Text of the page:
The Ninth Circuit could adopt its own rule providing for reference of this type of complaint to the chief judge for processing in the manner already provided for complaints about judges. The judicial council already has the authority to "make all necessary and appropriate orders for the effective and expeditious administration of justice within the circuit." 28 U.S.C. Sec. 332(d)(1). Moreover, all judicial officers are required to promptly carry into effect all orders of the judicial council. 28 U.S.C. Sec. 332(d)(2). The council has sufficient authority and adequate tools for an inquiry within the ambit of due process, whereas a panel of the circuit does not. The judicial council is authorized "to hold hearings, to take sworn testimony, and to issue subpoenas and subpoenas duces tecum." 28 U.S.C. Sec. 332(d)(1). An appellate panel has no authority to make findings of fact.


Unless either the Ninth Circuit or Congress acts to change the procedure by which cases such as this one are reassigned to preserve the appearance of justice, district judges will continue to be subject to unjust public discipline as the result of a decision by only two of the thirty-five circuit judges. The resulting unintended strain on the relationship between the court of appeals and the district court should be eliminated.


The Honorable Albert Lee Stephens, United States District Judge for the Central District of California, sitting by designation


Although the appellees contend this appeal is untimely under Fed.R.App.P. 4(b), we find the government's notice of appeal filed on March 24, 1987 was timely because it was within thirty days of the district court's February 25, 1987 denial of the timely motion to reconsider. United States v. Shaffer, 789 F.2d 682, 686 n. 3 (9th Cir.1986)


The government also argues that if we reverse this case, we can disqualify Judge Price on the basis of 28 U.S.C. Secs. 144, 455. We disagree. These statutory provisions require such virulent personal bias or prejudice against the attorney as to amount to a bias against the party. See United States v. Burt, 765 F.2d 1364, 1368 (9th Cir.1985). Here, we find no bias against the government's attorney so virulent as to require recusal under these sections


Subsequent to oral argument, we asked the parties for further briefing on two issues: (1) whether the Judicial Councils Reform and Judicial Conduct and Disability Act of 1980 preempted this court's authority to reassign a case; and (2) in reassigning a case, what is the appropriate method of reassignment--i.e., should the case go to the Chief Judge of the district for reassignment. On the first issue, we find that the legislative history clearly indicates no intention to preempt the court of appeals' traditional power to reassign. See Report "Constitutional Issues Raised By the Proposed Judicial Conduct and Disability Act of 1979," 125 Cong.Rec. 30045, 30049 ("abuse of judicial power, bias, or other conditions or conduct of judges are reachable only as they occur in particular cases with respect to litigants who have standing to raise these matters. The bill under consideration, by excepting out these cases, would not alter an appellate court's supervisory powers...."). On the second issue, we find that we have previously used any of three permissible methods--(1) reassignment through the chief judge of the district court, see Cord v. Smith, 338 F.2d 516, 526 (9th Cir.1964), mandate clarified, 370 F.2d 418 (9th Cir.1966); (2) reassignment through the clerk of the district court, Brown v. Baden, 815 F.2d 575, 576 (9th Cir.), cert. denied --- U.S. ----, 108 S.Ct. 450, 98 L.Ed.2d 390 (1987); or (3) reassignment through the district judge, see United States v. Sears, Roebuck & Co., 785 F.2d 777, 780 (9th Cir.), cert. denied, 479 U.S. 988, 107 S.Ct. 580, 93 L.Ed.2d 583 (1986)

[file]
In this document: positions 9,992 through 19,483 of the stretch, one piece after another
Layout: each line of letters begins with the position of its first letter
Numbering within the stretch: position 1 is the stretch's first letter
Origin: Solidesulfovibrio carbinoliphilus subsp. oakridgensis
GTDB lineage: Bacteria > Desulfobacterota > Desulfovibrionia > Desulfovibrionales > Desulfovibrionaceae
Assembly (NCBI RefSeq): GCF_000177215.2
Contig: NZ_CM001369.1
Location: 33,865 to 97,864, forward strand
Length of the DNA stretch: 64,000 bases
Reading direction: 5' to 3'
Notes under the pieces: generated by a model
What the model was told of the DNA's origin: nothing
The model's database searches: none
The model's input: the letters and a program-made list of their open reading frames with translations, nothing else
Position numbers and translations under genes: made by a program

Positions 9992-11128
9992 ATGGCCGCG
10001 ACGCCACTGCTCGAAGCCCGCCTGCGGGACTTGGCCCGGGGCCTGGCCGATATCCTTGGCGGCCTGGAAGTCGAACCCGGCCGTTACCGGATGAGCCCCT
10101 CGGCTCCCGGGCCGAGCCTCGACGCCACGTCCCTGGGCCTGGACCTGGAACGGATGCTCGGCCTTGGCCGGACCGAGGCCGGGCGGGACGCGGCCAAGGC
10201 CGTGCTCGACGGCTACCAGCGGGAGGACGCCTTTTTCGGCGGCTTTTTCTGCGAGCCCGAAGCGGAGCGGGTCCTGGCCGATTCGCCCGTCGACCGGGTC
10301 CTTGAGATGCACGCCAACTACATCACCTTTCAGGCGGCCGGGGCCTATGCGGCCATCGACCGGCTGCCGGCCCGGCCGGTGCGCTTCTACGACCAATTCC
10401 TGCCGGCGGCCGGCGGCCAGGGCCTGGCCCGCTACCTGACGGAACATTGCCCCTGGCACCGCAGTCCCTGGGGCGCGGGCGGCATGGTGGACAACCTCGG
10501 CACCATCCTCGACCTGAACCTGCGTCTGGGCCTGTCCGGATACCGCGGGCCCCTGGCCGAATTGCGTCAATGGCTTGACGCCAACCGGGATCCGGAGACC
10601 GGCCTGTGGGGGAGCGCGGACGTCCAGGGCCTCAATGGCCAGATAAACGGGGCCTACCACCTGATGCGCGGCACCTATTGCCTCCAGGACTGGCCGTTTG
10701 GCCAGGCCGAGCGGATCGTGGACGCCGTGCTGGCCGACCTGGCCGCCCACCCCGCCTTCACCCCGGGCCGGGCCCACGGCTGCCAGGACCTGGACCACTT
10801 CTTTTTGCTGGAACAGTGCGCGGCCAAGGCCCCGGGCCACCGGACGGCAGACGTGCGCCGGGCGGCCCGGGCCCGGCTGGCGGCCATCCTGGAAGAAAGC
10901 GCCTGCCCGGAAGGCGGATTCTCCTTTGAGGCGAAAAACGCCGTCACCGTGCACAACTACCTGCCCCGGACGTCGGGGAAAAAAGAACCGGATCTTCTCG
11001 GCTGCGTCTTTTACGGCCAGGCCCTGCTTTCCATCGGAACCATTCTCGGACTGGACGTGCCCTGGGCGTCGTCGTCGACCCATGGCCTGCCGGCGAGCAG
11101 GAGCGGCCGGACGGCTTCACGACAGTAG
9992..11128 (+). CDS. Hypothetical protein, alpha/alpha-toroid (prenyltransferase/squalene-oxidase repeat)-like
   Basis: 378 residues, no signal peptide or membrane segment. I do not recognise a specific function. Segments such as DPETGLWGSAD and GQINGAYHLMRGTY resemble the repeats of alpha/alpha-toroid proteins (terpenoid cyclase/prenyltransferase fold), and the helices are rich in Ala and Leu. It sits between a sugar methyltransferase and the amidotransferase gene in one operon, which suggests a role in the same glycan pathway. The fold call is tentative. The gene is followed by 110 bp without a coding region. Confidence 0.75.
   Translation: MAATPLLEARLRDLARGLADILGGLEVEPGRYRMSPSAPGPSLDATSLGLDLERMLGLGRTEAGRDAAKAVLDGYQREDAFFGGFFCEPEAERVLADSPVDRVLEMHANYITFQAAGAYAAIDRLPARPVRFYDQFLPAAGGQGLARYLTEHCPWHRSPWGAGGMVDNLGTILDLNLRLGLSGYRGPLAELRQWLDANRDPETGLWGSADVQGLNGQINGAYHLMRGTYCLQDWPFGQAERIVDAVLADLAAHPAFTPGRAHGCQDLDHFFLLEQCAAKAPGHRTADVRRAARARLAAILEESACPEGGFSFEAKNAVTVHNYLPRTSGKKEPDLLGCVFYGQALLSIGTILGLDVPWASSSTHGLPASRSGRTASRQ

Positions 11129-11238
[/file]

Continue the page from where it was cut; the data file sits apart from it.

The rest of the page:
The Act is intended to "operate in the large to effect the same results that follow from the exercise of an appellate court's supervisory powers in particular cases." Report "Constitutional Issues Raised by the Proposed Judicial Conduct and Disability Act of 1979," 125 Cong.Rec. 30045, 30049 (1979)


While the record in the instant cases is complete enough for us to decide that Judge Price is capable of impartially trying the case on remand, it cannot be considered complete for the purpose of meting our discipline